Return of the regulating state
For sociologist Andreas Reckwitz, the return of a strong state is a central insight from the Corona crisis. The state had receded into the background in late modernity (roughly since the 1970s); the economy, technology and culture had taken centre stage. However, even before the corona crisis, the need for a more regulatory state had become clear, in relation to distributive justice as well as to the climate crisis or cultural issues. Both the corona and the climate crisis are about risk policy: politicians should make use of the experience gained concerning crisis management with regard to the climate crisis. However, it would be premature to assume a comprehensive change in society through Corona, because the lines of conflict in society (e.g. liberals versus populists) would remain the same. Existing structures, however, would become clearer as a result of the crisis - for example, the lockdown of the academic middle class in the home office could be perceived as an idyllic deceleration experience, but for most people the situation would be different.
Do not suppress death
The author Thea Dorn analyses an ethical dilemma between health and freedom. On the one hand, she wonders what life is still worth if freedom is missing. On the other hand, she worries that such a supposedly liberal argumentation could mutate into Darwinism or utilitarianism. In any case, "slogans of fair-weather liberalism" are not helpful at the moment - one must relentlessly confront one's own mortality and the question of what kind of death we can and want to expect of ourselves socially. It is much more difficult for us today to face death with steadfastness and bravery than it is for people in other societies, without being able to hope for comfort in the hereafter. Her concern that "in our desperate efforts to contain the current epidemic, we are causing suffering that is possibly even more bitter than death itself: the suffering of leaving people to die alone and without any prospect of comfort" leads her to a plea to develop a more mature approach to the finite nature of life.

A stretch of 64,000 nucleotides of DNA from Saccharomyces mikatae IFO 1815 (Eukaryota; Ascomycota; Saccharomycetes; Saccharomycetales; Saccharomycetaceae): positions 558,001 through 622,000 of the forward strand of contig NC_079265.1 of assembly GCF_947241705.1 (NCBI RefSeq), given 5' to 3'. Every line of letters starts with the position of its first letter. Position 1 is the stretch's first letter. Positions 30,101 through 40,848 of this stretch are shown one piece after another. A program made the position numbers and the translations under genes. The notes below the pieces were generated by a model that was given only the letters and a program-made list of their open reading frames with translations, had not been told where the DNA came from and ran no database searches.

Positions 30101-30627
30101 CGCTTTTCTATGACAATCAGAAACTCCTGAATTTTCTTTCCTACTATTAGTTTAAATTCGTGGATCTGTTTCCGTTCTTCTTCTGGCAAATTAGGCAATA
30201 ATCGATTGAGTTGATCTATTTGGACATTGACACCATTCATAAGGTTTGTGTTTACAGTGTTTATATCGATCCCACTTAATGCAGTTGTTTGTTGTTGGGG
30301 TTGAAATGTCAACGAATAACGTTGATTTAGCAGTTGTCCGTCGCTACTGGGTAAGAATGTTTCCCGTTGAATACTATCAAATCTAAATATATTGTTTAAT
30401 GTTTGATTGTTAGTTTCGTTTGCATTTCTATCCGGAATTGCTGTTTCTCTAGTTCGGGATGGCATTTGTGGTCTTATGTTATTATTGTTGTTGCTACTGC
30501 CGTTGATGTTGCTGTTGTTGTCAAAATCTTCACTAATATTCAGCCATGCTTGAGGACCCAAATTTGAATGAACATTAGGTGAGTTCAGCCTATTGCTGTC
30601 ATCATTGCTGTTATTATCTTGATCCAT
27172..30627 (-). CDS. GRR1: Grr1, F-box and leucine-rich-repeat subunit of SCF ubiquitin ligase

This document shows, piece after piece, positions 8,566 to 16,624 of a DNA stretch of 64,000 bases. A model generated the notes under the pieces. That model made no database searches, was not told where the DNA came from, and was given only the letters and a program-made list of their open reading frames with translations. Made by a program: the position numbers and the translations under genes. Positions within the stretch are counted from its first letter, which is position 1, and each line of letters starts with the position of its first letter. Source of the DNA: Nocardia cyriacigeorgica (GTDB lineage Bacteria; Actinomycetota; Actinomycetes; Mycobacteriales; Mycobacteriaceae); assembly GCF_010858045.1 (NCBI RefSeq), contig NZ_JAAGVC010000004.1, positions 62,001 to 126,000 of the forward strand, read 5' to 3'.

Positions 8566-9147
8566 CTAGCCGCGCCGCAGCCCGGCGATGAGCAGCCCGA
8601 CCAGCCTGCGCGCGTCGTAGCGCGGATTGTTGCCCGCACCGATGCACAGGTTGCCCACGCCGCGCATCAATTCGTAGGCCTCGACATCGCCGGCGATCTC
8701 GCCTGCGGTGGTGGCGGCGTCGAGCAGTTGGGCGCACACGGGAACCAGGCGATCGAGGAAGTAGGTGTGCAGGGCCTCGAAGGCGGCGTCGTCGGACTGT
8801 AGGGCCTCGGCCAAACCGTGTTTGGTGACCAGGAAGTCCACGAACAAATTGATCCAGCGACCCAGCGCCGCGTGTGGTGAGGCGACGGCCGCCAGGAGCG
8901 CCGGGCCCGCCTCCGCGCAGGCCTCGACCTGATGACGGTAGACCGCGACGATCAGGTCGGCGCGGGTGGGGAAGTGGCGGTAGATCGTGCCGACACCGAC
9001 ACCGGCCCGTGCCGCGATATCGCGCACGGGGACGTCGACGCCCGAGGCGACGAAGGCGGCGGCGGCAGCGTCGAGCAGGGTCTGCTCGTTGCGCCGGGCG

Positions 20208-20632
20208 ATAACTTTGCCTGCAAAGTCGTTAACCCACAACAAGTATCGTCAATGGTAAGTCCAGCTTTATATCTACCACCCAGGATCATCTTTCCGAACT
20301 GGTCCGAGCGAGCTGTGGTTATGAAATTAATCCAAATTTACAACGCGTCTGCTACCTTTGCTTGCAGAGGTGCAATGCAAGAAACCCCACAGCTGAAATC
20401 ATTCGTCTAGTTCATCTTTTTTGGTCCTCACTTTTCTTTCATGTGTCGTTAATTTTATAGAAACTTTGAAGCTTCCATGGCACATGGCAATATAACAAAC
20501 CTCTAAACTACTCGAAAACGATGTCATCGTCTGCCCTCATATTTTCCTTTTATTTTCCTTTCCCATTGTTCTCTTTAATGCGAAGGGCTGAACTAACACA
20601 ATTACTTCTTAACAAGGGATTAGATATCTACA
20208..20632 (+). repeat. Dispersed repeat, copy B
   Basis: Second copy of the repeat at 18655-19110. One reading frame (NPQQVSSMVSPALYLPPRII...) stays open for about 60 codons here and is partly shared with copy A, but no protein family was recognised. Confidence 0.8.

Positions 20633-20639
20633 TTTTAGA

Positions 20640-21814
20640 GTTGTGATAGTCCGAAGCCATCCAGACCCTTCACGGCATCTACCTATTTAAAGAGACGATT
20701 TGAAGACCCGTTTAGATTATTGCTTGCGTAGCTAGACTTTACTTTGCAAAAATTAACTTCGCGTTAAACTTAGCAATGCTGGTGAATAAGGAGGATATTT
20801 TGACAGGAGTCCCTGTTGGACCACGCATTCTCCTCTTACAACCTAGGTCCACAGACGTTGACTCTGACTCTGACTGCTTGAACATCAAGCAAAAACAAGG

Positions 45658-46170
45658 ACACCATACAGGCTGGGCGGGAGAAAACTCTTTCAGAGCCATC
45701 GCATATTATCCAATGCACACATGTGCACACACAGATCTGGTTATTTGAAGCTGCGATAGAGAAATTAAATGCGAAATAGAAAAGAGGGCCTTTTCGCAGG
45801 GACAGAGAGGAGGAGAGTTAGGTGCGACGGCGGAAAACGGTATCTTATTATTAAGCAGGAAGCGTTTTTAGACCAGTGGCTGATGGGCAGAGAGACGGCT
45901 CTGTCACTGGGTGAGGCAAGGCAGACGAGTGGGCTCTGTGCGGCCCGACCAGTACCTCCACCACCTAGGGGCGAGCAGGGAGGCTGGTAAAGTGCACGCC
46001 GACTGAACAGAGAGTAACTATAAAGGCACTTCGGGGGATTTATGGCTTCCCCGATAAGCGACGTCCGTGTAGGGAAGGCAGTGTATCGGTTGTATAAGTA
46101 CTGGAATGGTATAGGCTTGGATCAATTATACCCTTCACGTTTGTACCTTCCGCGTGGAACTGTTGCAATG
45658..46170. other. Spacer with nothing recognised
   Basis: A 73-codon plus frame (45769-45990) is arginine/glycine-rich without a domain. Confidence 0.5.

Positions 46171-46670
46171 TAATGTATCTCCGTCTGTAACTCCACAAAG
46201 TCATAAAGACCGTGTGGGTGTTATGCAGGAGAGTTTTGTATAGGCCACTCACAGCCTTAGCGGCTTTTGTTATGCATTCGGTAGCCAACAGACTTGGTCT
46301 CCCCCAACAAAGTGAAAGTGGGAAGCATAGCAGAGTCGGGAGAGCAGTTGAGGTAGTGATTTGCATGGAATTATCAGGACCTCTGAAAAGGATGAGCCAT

Drosten's female authority
The philosopher Svenja Flaßpöhler interprets as a privilege the possibility of being able to keep one's distance in times of pandemic instead of having to live in a confined space like people in refugee camps. She advocates rediscovering a "non-tactile" closeness established through language; in this respect, too, the crisis as a radical break with normality raises the primordial philosophical question: "What is the good life?" In corona crisis management, it is important not to blindly abandon oneself to virology. Nevertheless, it is justified to follow virologists like Drosten as authorities; the latter is "refreshing" in reflecting his authority and insists on epistemological uncertainty. Such a female-style authority can be trusted with good reason.
The philosopher and psychoanalyst Slavoj Zizek also points out that only a privileged elite can afford to be in isolation at home. Governments, meanwhile, have a great power to exploit people's panic in a state of emergency in order to restrict freedoms; a temptation to make use of this power cannot be denied. However, the powerful are currently panicking because they cannot control the situation. In China, as in countries of the Western world, the basic trust in the state's function of order has been damaged. In the history of revolutions, one can always observe moments of symbolic ruptures in which people turn away from the elites; something like this is also happening now.